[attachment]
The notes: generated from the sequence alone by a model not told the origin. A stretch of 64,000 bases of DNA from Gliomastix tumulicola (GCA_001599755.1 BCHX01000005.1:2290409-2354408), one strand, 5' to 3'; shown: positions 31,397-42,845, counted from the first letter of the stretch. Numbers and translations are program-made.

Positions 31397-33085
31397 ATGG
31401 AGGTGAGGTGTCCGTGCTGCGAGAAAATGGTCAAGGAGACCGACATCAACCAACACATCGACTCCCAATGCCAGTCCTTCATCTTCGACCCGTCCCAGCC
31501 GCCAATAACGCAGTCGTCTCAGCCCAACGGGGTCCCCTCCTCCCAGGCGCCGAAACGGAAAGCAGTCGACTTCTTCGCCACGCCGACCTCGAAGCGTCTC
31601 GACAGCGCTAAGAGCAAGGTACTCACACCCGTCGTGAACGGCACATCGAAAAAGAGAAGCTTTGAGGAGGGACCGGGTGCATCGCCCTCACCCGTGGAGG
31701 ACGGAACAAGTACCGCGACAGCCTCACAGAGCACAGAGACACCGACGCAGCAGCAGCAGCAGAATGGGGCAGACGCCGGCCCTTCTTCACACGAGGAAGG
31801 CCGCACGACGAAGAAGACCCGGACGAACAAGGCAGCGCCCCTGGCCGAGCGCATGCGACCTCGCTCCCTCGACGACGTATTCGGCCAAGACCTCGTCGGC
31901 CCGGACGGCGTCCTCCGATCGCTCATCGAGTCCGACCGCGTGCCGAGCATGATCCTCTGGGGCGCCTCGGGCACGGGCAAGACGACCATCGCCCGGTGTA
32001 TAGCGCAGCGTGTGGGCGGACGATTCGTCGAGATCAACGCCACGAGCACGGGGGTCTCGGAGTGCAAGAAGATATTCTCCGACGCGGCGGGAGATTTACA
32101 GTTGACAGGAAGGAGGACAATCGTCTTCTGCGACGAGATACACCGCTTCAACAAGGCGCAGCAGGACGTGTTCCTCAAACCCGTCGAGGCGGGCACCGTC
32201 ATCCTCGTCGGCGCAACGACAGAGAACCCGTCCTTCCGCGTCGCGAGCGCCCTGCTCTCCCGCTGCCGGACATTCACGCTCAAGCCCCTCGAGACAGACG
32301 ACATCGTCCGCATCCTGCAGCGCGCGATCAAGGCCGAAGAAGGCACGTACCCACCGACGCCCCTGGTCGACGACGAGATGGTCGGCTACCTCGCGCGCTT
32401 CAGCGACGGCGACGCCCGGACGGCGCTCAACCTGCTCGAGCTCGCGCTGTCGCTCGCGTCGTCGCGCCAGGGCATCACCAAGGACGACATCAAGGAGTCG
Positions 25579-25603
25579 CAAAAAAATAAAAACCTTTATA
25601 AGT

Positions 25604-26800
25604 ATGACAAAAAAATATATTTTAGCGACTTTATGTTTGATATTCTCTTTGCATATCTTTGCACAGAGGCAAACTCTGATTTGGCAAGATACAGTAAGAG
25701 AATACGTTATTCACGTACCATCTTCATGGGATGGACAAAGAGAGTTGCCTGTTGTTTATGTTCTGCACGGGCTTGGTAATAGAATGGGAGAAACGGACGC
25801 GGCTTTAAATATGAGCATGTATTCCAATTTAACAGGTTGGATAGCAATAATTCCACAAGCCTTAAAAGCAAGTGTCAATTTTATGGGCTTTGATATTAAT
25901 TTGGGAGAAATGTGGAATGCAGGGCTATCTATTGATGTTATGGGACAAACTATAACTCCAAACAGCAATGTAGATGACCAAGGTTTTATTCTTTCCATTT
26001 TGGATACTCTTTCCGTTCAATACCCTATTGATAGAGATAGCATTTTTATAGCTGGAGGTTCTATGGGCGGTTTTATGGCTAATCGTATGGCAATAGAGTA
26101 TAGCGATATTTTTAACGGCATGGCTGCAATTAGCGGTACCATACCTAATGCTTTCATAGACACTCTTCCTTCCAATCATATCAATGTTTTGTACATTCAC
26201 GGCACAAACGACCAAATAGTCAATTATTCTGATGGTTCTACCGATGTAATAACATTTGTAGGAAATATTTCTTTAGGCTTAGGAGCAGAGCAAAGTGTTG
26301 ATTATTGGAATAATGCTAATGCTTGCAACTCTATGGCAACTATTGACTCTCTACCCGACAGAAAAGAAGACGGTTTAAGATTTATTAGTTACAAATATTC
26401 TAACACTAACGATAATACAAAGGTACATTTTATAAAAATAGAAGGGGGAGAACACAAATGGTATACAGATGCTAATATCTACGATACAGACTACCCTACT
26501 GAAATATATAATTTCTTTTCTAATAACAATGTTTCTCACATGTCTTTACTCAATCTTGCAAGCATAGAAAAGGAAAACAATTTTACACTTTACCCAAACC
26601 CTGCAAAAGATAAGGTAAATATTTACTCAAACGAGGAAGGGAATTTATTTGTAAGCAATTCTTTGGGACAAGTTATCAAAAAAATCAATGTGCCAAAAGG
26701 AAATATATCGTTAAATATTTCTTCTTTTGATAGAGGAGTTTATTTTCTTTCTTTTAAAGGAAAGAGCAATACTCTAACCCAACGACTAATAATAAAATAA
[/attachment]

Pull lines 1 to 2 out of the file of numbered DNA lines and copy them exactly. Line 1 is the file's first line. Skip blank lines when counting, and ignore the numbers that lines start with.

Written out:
The notes: generated from the sequence alone by a model not told the origin. A stretch of 64,000 bases of DNA from Gliomastix tumulicola (GCA_001599755.1 BCHX01000005.1:2290409-2354408), one strand, 5' to 3'; shown: positions 31,397-42,845, counted from the first letter of the stretch. Numbers and translations are program-made.

Positions 31397-33085